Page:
Common OS services, including task management, memory management, and semaphores, can be mapped through an RTOS abstraction layer. Applications can then be written to the abstraction layer AP Is without making direct calls to a specific OS. An architecture with abstraction layers provides a common interface between applications and has little to no impact on system performance because the abstraction interfaces connect primarily with control plane elements.
Additionally, an abstraction layer should be used to resolve the interface to the actual physical port on a given network hardware device, which is important for design scalability when using multiple networking chips. Vendors can use a commercial RTOS or internally develop their own. In the latter case, software engineers must design the applications to utilize the abstraction calls and not the underlying APIs of the operating system.
In the fast-paced and hyper-competitive telecom and datacom environments, new applications and protocols continuously become available. To gain a competitive edge, most vendors integrate value-added proprietary technologies with their systems. Vendors who purchase co mmercial software must require the software supplier to support application evolution without disclosing proprietary technology.
This can be accomplished by providing common APIs to the standard networking software and the management module provided by the merchant software vendor. To assure system integrity, there should be a common API communicating to the management module. If a system configuration is changed through a management entity such a Simple Network Management Protocol (SNMP), the change becomes visible through all other management entities such as Command Line Interface (CLI) and Web Interface.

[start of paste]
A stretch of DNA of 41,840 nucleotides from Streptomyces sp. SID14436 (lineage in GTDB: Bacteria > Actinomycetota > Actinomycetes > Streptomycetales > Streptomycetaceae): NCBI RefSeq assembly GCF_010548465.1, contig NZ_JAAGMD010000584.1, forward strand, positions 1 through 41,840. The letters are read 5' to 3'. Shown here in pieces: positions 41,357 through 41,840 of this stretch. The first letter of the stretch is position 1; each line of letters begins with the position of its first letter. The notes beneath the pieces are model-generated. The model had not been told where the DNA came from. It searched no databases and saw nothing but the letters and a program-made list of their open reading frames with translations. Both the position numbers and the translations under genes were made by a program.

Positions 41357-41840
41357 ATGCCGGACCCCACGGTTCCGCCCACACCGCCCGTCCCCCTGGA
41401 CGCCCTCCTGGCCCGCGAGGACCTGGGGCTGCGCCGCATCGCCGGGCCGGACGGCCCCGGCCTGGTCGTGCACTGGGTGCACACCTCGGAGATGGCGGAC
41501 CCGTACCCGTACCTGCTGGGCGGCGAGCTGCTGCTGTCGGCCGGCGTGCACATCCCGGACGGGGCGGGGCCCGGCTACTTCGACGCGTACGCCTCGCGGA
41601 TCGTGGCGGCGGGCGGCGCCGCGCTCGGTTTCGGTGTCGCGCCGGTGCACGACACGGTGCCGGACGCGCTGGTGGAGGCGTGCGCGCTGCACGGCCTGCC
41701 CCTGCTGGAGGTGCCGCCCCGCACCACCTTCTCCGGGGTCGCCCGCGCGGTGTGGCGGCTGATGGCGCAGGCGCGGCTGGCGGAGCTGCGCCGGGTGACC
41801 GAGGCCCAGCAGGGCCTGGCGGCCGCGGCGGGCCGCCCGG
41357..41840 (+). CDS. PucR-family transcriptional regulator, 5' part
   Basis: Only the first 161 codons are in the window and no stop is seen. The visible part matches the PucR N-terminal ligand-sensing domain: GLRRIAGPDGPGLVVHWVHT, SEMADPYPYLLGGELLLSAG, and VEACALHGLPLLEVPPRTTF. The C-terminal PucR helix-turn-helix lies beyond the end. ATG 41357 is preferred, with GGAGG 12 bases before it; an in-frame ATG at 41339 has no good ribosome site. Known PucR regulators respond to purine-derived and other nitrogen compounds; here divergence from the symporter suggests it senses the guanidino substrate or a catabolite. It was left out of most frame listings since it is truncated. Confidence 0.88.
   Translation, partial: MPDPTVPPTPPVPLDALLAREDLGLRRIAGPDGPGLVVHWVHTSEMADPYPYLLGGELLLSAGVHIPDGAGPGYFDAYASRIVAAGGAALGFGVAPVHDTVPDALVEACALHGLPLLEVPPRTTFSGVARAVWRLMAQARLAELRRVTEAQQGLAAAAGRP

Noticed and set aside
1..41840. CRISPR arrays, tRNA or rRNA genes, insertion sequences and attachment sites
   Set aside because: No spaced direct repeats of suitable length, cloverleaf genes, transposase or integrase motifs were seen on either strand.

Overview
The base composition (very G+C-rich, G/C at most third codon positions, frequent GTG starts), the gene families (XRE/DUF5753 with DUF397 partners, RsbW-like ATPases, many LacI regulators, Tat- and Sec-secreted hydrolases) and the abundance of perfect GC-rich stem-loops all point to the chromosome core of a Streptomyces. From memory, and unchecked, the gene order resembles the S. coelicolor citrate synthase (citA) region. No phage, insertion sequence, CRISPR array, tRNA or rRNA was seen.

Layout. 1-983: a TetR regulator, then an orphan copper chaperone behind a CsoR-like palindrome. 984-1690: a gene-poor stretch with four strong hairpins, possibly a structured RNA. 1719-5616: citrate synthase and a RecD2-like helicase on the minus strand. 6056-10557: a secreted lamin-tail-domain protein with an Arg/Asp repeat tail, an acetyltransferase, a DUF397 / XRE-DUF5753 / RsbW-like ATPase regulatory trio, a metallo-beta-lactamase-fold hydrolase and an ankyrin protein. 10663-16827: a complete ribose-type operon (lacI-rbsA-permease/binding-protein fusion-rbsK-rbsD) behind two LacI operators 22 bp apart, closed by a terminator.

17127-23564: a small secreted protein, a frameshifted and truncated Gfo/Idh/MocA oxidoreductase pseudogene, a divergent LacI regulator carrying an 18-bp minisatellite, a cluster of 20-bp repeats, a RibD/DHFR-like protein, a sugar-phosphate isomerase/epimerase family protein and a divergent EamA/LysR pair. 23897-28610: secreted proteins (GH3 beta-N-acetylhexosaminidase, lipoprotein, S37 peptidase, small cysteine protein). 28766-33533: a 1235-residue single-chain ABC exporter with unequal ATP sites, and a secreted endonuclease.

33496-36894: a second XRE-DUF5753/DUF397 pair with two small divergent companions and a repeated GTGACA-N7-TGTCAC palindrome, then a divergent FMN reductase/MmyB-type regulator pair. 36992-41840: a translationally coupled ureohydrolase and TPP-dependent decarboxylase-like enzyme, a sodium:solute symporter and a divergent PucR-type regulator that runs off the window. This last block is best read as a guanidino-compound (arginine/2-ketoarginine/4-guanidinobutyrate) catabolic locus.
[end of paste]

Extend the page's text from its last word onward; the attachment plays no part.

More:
To enable system vendors to add their own technologies, including Phy management functions or power and system management, they should insist on tools that facilitate development choices. These include tools to create new Management Information Bases (MIBs) for S NMP management or Web compiler tools. To assure quick and simple development, all the APIs and tools should have well-documented code and clearly written customer documentation.
The Five-Nines requirement is a universally observed rule that telecom equipment must be functional 99.999% of the time, allowing for about five minutes of downtime per year. Satisfying this requirement largely depends on hardware, but networking software plays a critical role by providing redundancy and fault tolerance. Two networking protocols play vital roles in this protection: the RFC 2338 Virtual Router Redundancy Protocol (VRRP) and IEEE 802.1w Rapid Reconfiguration of Spanning Tree.
The VRRP protocol enables multiple physical routers to appear as a single entity to the hosts on the network thereby maintaining network availability in case of a router failure or disaster. The master/slave configuration of the fabric switch cards at the networking layer allows a slave switch card to spoof both the MAC addr ess and the default gateway IP address of a failed active card. To minimize network disruption, the slave card immediately takes over. Although much of this activity is managed by firmware and the RTOS, important functions are also handled by networking software.